November 8, 2016: The Week After

By Ghoul flesh (Ali Zifan)I cried when I found out the results of the 2016 presidential election. I cried hard. I fell asleep the night before quite early, because I was tired of being bombarded with political ads and the disgusting hate that I would see every day on Facebook. I went to bed early believing that I would wake up to Hillary Clinton being our next president. It didn’t happen that way and the several paragraphs that were posted by each person on Facebook proved how much people were truly upset. Most of them were from white people and the word “disappointment” was probably the most common theme of all of them. There were a few posts from people of color and LGBTQA+ who expressed their fear. I didn’t want to get out of bed. I didn’t want to go outside, because I didn’t know what to expect. Would I encounter people yelling in the streets that Trump won and that people like me should go back to “where they came from”? I don’t like Hillary Clinton and she was not who I wanted to be running as the Democratic nominee, but I voted for her because I was thinking of others who would suffer if Trump won. I thought she would win and that we could keep progressing as a society, but now I feel like we might go back; all our hard work to end sexism, racism, and xenophobia will be taken away and forgotten.

It took me a day or two to feel better about what had transpired in this country. I know many Trump supporters and even a few who I have very close relationships with. It’s hard to imagine that they don’t see me, a multiracial woman, as someone who wouldn’t be affected by the Trump administration. I thought of the ways in which women’s health care would change. I thought of my safety when walking out in public. I thought of my dad and brother, their skin darker than mine and if they would be harassed. I know that I am not ready to talk to my partner, because of who he voted for. This impacts me more than some can imagine and yet, I feel that I am safer than some out there because of my ambiguous looks.

I’ve accepted that Trump will be the next president. As comical and disgusting as it is to say those words out loud that Donald Trump, a reality-TV-, beauty-pageant owning-, Twitter-ranting coward will be our next president. My partner made a comment a couple days before the election that all the ads against Trump attack his character. I laughed when he said this, because he had nothing to show except his character. Even when he “attempted” to talk about policy, he had nothing to show but his character.

I remember when I was abroad in Denmark and my Danish friends essentially asked me if I supported Trump and I laughed, because at the time I thought it was all a joke. I told them that most Americans don’t actually support him or believe anything he says. I believed at the time that Bernie Sanders would win the Democratic nominee and we might actually have real change. I remember when Sanders lost to Clinton and how I thought that more people would vote for Trump simply because Clinton was a woman. I still remember thinking that Trump’s whole campaign was a joke and he didn’t actually want the presidency. I believed that up until the night before the election would be called. And now, it’s real.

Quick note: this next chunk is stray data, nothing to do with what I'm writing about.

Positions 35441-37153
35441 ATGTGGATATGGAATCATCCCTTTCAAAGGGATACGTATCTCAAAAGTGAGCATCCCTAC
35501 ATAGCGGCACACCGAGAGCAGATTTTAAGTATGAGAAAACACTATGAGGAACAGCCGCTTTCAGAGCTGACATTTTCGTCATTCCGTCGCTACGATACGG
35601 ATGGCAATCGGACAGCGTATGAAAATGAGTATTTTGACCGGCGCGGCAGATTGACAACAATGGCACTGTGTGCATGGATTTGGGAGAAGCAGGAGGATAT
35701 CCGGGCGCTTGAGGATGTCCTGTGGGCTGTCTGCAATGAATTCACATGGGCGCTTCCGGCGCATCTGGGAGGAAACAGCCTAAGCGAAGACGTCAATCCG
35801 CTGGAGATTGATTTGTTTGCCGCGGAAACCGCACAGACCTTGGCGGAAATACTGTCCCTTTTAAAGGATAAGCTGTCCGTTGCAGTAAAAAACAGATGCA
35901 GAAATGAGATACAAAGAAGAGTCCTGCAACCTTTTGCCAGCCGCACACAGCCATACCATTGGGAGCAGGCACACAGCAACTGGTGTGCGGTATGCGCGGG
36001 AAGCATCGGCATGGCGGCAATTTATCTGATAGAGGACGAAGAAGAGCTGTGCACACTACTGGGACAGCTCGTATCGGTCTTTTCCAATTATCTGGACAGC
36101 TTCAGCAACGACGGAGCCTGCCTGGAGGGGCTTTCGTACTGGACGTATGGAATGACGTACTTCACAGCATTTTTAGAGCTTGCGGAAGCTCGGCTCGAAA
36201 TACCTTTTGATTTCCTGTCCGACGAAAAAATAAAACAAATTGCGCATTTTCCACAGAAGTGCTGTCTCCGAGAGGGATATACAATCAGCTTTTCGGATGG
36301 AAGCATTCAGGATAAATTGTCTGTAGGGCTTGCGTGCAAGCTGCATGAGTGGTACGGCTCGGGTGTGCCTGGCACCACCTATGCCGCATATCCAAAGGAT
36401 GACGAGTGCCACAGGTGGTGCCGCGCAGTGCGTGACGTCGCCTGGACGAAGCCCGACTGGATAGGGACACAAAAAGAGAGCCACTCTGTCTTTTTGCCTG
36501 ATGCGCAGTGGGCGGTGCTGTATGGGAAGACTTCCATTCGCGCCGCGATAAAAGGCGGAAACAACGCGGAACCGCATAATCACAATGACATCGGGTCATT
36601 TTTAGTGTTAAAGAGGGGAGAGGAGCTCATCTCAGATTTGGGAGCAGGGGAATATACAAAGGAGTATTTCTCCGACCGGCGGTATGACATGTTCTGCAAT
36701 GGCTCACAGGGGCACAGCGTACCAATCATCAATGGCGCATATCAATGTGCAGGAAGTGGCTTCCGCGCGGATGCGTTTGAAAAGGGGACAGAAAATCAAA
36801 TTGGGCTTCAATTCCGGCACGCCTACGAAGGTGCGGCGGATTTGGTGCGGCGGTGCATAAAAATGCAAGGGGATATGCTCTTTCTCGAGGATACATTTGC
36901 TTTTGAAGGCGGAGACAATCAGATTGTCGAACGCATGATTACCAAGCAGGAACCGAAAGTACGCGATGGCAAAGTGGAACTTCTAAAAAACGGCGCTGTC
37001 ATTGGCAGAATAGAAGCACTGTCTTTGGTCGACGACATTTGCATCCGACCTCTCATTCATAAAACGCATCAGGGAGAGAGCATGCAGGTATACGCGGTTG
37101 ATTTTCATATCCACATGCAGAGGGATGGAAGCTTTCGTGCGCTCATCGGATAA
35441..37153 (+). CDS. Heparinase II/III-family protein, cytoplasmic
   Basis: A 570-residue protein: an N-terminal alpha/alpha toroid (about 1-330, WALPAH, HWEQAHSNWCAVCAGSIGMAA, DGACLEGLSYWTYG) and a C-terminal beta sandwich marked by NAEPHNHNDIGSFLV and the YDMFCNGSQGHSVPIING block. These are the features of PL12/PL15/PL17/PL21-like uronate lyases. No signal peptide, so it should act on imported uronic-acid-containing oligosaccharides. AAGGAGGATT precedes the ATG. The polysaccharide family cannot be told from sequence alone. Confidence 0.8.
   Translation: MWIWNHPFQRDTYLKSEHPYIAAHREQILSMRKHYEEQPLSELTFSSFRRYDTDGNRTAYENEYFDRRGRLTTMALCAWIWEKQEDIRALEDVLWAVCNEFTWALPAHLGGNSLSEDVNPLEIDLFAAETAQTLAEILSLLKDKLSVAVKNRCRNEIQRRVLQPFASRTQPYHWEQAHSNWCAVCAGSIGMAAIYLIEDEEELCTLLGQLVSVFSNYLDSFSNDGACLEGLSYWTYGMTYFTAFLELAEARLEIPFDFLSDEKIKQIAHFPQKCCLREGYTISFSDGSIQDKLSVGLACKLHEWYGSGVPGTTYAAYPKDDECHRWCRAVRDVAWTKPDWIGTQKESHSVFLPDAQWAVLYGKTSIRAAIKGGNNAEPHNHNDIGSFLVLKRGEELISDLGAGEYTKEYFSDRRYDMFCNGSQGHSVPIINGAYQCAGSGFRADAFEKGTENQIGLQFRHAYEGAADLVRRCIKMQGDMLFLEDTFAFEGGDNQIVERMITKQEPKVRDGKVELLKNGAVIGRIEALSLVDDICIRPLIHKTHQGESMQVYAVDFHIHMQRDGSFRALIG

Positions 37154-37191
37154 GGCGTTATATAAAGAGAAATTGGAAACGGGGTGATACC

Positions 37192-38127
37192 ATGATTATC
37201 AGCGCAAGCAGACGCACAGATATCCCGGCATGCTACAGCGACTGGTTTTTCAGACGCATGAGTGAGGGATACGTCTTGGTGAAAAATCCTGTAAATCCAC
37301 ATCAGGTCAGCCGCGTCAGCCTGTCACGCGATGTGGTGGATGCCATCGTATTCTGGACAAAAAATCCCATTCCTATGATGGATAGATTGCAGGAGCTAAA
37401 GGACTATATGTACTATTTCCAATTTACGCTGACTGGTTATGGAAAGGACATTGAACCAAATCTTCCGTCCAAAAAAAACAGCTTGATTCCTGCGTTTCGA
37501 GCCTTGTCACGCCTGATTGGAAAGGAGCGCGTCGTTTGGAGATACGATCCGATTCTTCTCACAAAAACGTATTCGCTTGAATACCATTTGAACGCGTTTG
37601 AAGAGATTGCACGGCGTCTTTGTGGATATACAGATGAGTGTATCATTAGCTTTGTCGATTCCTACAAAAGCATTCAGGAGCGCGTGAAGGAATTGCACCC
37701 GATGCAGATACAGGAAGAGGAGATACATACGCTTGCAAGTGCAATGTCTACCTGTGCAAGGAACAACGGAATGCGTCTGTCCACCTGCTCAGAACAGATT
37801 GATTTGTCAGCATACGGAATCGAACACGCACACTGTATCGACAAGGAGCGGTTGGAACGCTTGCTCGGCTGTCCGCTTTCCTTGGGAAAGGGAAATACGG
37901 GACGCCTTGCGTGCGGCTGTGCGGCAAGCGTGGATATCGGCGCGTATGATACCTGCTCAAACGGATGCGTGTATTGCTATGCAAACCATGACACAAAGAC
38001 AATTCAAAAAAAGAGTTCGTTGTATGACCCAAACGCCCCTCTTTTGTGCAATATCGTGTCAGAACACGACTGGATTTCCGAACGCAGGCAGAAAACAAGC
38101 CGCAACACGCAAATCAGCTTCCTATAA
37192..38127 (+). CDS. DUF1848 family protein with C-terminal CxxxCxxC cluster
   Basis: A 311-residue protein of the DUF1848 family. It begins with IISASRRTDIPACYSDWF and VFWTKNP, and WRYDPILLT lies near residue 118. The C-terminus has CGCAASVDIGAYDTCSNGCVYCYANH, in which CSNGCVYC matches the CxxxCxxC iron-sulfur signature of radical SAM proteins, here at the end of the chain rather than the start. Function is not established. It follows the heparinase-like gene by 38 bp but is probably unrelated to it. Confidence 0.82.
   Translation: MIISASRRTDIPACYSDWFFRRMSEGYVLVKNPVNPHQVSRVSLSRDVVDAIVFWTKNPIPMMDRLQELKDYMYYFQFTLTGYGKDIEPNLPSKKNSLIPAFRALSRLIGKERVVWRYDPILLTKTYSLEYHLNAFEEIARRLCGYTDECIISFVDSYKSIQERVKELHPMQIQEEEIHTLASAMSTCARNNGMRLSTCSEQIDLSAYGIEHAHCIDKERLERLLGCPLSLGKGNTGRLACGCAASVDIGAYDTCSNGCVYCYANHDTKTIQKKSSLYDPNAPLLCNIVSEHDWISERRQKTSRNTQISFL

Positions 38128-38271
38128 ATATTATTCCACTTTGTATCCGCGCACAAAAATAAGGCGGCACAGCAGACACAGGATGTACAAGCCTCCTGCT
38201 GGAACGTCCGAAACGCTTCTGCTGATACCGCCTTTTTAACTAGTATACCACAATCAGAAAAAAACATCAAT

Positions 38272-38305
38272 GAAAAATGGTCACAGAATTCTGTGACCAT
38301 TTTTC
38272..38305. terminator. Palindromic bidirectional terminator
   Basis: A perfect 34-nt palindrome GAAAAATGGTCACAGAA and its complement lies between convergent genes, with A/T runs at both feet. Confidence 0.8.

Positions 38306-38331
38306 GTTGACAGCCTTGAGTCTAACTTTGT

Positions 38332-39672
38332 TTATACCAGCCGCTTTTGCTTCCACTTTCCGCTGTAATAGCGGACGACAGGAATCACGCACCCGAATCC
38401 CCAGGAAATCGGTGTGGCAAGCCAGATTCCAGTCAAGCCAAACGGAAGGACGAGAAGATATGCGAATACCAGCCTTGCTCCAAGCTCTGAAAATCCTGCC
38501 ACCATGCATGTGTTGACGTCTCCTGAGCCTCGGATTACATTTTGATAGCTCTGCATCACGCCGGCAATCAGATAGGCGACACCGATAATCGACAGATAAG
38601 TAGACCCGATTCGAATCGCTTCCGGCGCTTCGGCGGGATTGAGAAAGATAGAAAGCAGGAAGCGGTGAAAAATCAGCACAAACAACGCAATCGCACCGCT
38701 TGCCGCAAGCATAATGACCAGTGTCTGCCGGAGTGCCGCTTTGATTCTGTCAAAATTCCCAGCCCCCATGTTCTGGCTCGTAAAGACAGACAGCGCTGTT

My mom, a white woman, talked to me the morning after and cried too. She worried for the safety of her black husband and her multiethnic children. She worried for her rights as a woman. I considered giving up. I felt hopelessness. It’s incredible what white privilege can afford somebody; to look away when a person of color is harassed in the streets and told to “go back to Africa”, when you see college students wearing black face with a Confederate flag in the background. I’ve heard countless Trump supporters say that he is not racist, sexist, etc. and that they feel attacked when others associate them with those powerful words. My mom told me to “lay low”, but not to give up on being a good, respectful person to all people. All I can hope for now is that some good will come out of this new administration. All I can hope for is that if and when our rights are taken away, these Trump supporters will be by my side fighting alongside me.

3 thoughts on “November 8, 2016: The Week After

  1. I shared the same experiences as you when I was studying abroad in Italy. People looked at America as if it were all one big joke. I was constantly asked what I thought about Donald Trump, and like you, believed he would say, “Surprise! I was kidding all along!” Im still grappling with the fact that this isn’t a dream, but I like the way you ended this post by holding the Trump supporters accountable.

  2. I think that the results of the election were so shocking because the vast majority of the people we see supported Hillary. It is very difficult to understand why people would vote for Trump. Sadly, it is a privilege of many Trump supporters that they can ignore many types of oppression. But, I like to hope that our generation and future generations will do better.

  3. I think the whole topic of the election has been an on going theme throughout this semester and it has been difficult for many to understand the outcome. I agree with your ideas about how you are personally feeling. It is hard when people do not understand things from the other side. People tend to be narrow minded and only view situations from their own point of view. This does not make it easier especially with the outcome of the election when others cannot understand what others go through. People rather ignore the facts and put it on the back burner because they think that everyone else is going to deal with it or fix the issue. However, that is not the answer rather it takes a village and that will be the same with the election.

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